Mr. Speaker, in 1886, the SS Wrigley, a steam-powered sternwheeler, was launched in Fort Smith and began regular freight and passenger service to the trading posts along the Slave River, the Great Slave Lake, the Mackenzie River, and up to Fort McPherson on the Peel River. While people and goods had always moved along the water ways, the Wrigley connected the North to the South in a way that had never been done before, and ushered in an era of marine shipping that continues to this day. The North as we know it exists because of our marine transportation industry. Not only that, if you consider the role it played in the Klondike gold rush, resource development in Canada and Alaska, the DEW line, the CANOL pipeline, and the Manhattan Project, it’s also had a role in shaping the world.
Mr. Speaker, this government’s purchase of NTCL’s assets provides the perfect chance to bring this history to light, to celebrate the people who helped shape our Territory, and to engage our communities and our youth. When NorTerra purchased the NTCL in the 1980s, the vessels were renamed in honour of individuals from the shareholders’ regions. Now that the GNWT owns those assets, I propose that I we rename the vessels to better reflect the entire Northwest Territories.
I’m not suggesting that the government strikes some internal committee to do this. There are over 130 years of stories about the people involved in the shipping industry, from Fort Smith to the High Arctic, and nearly everywhere in between. I’d like to see this government reach out to the public and solicit nominations for the new names, so we can hear these stories and celebrate our history.
This also presents a great opportunity to engage our youth, and teach them about the history of the NWT. Imagine a student who starts researching this history for a class project and sees his or her last name, and sees the contribution their family has made to the Territory. Suddenly, they’re interested and engaged. In some communities, like mine, the families who’ve been involved in marine shipping read like the phonebook: Beaulieu, Lafferty, Camsell, Bouvier, Loutit, and so on. Mr. Speaker, that’s a lot of engagement.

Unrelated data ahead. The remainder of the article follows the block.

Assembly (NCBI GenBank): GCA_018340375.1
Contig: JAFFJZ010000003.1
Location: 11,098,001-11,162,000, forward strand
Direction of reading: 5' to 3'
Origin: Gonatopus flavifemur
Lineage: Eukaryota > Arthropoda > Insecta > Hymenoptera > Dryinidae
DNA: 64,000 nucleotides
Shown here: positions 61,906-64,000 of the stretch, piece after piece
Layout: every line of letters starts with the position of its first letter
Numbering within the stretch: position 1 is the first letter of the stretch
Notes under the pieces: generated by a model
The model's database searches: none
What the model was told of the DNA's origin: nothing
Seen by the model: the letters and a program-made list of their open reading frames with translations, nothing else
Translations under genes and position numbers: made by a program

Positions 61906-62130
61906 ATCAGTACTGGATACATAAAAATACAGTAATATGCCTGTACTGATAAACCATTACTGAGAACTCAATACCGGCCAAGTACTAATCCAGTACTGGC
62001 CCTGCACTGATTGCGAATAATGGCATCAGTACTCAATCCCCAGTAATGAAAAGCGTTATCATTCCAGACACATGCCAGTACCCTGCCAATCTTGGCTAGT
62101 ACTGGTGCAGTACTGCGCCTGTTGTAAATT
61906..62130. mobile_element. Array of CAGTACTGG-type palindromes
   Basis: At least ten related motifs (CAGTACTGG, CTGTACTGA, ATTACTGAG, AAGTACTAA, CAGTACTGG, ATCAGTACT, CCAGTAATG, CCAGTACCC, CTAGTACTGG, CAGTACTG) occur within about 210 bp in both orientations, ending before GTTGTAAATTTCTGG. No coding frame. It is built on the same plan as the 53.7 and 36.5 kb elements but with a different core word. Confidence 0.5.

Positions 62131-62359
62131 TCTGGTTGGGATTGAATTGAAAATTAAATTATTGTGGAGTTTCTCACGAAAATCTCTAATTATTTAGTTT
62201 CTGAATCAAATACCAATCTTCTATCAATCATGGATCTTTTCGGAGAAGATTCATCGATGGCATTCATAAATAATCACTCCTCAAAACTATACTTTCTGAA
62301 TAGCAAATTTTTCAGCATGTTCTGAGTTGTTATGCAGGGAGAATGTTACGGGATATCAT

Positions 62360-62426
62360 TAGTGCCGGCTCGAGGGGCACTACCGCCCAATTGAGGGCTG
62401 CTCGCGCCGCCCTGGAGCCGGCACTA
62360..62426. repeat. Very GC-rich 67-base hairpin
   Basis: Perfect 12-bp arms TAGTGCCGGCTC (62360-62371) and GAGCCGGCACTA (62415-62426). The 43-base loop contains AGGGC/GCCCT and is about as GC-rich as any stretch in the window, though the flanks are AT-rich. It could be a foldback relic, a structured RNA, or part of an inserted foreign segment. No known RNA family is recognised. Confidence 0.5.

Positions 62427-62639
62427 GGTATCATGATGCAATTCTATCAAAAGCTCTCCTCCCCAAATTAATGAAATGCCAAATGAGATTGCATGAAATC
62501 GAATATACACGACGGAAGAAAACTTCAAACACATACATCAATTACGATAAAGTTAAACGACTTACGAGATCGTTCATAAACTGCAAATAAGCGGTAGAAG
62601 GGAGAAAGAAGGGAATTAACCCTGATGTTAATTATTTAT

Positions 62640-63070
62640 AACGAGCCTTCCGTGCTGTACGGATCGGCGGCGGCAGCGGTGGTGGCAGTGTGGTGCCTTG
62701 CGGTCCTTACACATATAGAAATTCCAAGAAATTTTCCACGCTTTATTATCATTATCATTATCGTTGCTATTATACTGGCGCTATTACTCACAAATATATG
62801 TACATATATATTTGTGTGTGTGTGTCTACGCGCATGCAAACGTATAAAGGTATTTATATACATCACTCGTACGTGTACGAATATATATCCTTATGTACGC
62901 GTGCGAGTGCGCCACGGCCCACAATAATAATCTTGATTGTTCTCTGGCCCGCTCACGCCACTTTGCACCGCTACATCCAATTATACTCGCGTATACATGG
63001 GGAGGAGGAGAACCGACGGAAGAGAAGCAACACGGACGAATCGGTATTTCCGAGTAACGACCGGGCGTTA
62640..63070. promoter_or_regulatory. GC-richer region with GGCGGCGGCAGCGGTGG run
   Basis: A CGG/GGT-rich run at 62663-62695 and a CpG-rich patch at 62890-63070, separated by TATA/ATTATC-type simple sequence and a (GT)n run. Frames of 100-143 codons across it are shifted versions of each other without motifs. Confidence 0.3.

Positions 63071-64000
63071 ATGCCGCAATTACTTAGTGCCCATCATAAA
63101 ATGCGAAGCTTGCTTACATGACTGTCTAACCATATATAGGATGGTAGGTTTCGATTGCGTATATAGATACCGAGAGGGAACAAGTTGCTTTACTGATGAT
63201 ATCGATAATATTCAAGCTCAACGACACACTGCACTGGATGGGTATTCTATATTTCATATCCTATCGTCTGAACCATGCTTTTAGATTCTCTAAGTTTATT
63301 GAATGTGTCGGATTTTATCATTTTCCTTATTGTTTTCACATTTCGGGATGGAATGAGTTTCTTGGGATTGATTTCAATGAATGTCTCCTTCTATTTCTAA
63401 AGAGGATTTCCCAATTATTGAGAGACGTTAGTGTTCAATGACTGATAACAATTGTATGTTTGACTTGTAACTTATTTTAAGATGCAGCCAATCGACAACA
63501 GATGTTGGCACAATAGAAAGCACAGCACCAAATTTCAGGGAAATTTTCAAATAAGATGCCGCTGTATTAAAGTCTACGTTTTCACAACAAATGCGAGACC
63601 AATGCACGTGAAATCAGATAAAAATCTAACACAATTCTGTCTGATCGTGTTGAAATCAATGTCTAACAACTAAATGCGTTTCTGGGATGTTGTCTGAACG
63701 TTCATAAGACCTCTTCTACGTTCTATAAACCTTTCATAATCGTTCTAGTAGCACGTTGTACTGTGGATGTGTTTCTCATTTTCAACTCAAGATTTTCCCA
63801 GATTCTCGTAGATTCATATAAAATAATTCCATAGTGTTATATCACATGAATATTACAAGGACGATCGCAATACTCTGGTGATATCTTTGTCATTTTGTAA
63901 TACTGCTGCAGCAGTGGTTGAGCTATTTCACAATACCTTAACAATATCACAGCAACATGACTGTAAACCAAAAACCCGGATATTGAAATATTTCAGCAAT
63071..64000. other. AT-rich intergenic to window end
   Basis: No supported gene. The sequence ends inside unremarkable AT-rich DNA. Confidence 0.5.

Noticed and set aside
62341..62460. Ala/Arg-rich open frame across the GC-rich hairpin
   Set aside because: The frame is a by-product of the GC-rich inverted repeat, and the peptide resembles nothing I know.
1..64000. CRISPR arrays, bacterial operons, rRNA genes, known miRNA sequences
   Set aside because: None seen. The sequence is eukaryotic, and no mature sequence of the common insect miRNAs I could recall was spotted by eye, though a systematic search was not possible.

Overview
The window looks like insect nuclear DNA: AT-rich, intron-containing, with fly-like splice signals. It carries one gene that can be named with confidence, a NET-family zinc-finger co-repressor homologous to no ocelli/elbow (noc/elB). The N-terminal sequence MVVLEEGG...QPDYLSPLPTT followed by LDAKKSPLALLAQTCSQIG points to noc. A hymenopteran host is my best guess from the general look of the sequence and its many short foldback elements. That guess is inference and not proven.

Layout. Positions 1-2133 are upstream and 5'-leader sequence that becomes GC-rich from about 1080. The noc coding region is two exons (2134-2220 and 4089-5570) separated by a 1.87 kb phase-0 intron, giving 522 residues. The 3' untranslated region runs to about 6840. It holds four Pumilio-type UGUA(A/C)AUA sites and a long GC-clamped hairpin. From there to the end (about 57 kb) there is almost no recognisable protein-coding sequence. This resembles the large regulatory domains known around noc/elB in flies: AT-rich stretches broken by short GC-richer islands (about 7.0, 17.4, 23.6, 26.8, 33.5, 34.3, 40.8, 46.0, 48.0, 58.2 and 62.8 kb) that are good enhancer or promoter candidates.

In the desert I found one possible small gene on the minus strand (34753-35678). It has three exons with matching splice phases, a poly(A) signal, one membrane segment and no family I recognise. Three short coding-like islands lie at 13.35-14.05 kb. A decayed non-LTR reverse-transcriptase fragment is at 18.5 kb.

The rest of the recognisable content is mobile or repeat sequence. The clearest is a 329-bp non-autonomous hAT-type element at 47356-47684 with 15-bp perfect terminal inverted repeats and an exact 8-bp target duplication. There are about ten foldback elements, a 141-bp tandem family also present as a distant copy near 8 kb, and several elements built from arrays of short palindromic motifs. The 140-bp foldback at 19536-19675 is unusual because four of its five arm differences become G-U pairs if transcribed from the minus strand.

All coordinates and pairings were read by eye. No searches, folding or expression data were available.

Now, Mr. Speaker, this potential initiative wasn’t my idea. A few of us were sitting around having a coffee at the Hay River Museum, and Kirk, the Museum Manager suggested it. He thought that it would be a great way to recognize our history and pass it on to the next generation, and I agree.
Naming government infrastructure is the responsibility of the Department of the Executive so I mentioned this to the Premier a while back. During question period see if he’s on board.
MR. SIMPSON: Thank you, Mr. Speaker. The GNWT is now the proud owner of a fleet of marine transportation vessels. As I spoke of earlier in my statement, they’re named after people who aren’t necessarily reflective of the entire Northwest Territories. My one question to the Premier is: would you be onboard with helping solicit stories from the communities and nominations of names so that we can rename these vessels to better reflect the entirety of the Northwest Territories? Thank you, Mr. Speaker.
MR. SPEAKER: Masi. Honourable Premier.
HON. BOB MCLEOD: Thank you, Mr. Speaker. The renaming of MTS vessels to better reflect the Northwest Territories’ long history of marine shipping is a very good idea, worth pursuing; however, we have to be respectful of some of the existing names on existing vessels and the reasons behind them. Also, we have to confirm what vessels we will be keeping in the long term, and would only consider renaming vessels in our core fleet.
I have since directed staff of Executive and Indigenous Affairs and Infrastructure to start drafting some guidelines about naming and a process for soliciting nominations. Thank you, Mr. Speaker.
MR. SIMPSON: I understand there are a lot of technical issues, they don’t know what ships they’re keeping yet and all that kind of stuff, but it’s great to hear that the Premier is moving forward with a way to solicit nominations, and I’ll be letting my constituents know to start getting their stories ready. Does the Premier have a timeline of when we can expect either this process to begin or the names to change?
HON. BOB MCLEOD: We will be developing a process for renaming these vessels and will bring forward proposed names for the Executive Council’s consideration.
There are some other considerations; for example, in the guidelines for naming of government buildings, we require that it not be named after living persons and other considerations, so those kinds of things have to be developed. I expect that, in the very near future, probably within a couple of months, we would be able to develop a process.
MR. SIMPSON: Since this is the government’s first foray into naming vessels, I hope that they look at different ways of doing it and don’t just transfer the rules from naming buildings to vessels. I know that in Hay River, for example, we have a family, the Loutits, where they have son, father, grandfather; they’re all legendary river pilots, so to have an SS Loutit would be to name after it after a family, so it would be a little different. I think we should be open to that. Will the government look at being open to different ways of naming and not just transferring the system from buildings to the marine vessels?
HON. BOB MCLEOD: We’re very open to looking at different ways, as long as we stick to the original intention of naming vessels to help recognize the long history of marine shipping.
One name that comes to mind when I look in the United Kingdom or in England where they had a competition to name a sea-going vessel and they came up with a name like Boaty McBoatface, or something like that. I think we want to make sure we have a process that we come up with names that recognize the long marine history in the Northwest Territories.
MR. SPEAKER: Masi. Oral questions. Member for Mackenzie Delta.